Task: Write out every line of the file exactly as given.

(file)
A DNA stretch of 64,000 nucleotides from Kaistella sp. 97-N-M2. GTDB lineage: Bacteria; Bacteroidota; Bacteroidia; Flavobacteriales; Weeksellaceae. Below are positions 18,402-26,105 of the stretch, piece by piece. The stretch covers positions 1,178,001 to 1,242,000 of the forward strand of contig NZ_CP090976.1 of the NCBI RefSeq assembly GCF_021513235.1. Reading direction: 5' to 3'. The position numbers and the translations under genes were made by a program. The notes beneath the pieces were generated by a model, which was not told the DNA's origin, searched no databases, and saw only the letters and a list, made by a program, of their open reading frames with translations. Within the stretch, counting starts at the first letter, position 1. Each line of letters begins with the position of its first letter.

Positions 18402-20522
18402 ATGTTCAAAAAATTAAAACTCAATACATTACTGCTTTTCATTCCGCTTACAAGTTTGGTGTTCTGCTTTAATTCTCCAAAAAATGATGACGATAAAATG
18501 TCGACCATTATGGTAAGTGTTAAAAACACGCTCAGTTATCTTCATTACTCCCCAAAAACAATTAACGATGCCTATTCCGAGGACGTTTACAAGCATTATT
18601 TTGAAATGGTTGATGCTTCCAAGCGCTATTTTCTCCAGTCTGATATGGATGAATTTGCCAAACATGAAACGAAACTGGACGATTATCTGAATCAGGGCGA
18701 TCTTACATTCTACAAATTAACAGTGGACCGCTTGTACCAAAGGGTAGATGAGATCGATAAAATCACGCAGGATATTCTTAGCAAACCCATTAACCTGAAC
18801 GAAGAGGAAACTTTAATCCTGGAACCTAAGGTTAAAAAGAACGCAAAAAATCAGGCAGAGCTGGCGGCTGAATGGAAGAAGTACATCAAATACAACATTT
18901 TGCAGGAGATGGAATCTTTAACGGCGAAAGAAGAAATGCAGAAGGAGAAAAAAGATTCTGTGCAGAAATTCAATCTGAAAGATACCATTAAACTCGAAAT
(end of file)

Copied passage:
A DNA stretch of 64,000 nucleotides from Kaistella sp. 97-N-M2. GTDB lineage: Bacteria; Bacteroidota; Bacteroidia; Flavobacteriales; Weeksellaceae. Below are positions 18,402-26,105 of the stretch, piece by piece. The stretch covers positions 1,178,001 to 1,242,000 of the forward strand of contig NZ_CP090976.1 of the NCBI RefSeq assembly GCF_021513235.1. Reading direction: 5' to 3'. The position numbers and the translations under genes were made by a program. The notes beneath the pieces were generated by a model, which was not told the DNA's origin, searched no databases, and saw only the letters and a list, made by a program, of their open reading frames with translations. Within the stretch, counting starts at the first letter, position 1. Each line of letters begins with the position of its first letter.

Positions 18402-20522
18402 ATGTTCAAAAAATTAAAACTCAATACATTACTGCTTTTCATTCCGCTTACAAGTTTGGTGTTCTGCTTTAATTCTCCAAAAAATGATGACGATAAAATG
18501 TCGACCATTATGGTAAGTGTTAAAAACACGCTCAGTTATCTTCATTACTCCCCAAAAACAATTAACGATGCCTATTCCGAGGACGTTTACAAGCATTATT
18601 TTGAAATGGTTGATGCTTCCAAGCGCTATTTTCTCCAGTCTGATATGGATGAATTTGCCAAACATGAAACGAAACTGGACGATTATCTGAATCAGGGCGA
18701 TCTTACATTCTACAAATTAACAGTGGACCGCTTGTACCAAAGGGTAGATGAGATCGATAAAATCACGCAGGATATTCTTAGCAAACCCATTAACCTGAAC
18801 GAAGAGGAAACTTTAATCCTGGAACCTAAGGTTAAAAAGAACGCAAAAAATCAGGCAGAGCTGGCGGCTGAATGGAAGAAGTACATCAAATACAACATTT
18901 TGCAGGAGATGGAATCTTTAACGGCGAAAGAAGAAATGCAGAAGGAGAAAAAAGATTCTGTGCAGAAATTCAATCTGAAAGATACCATTAAACTCGAAAT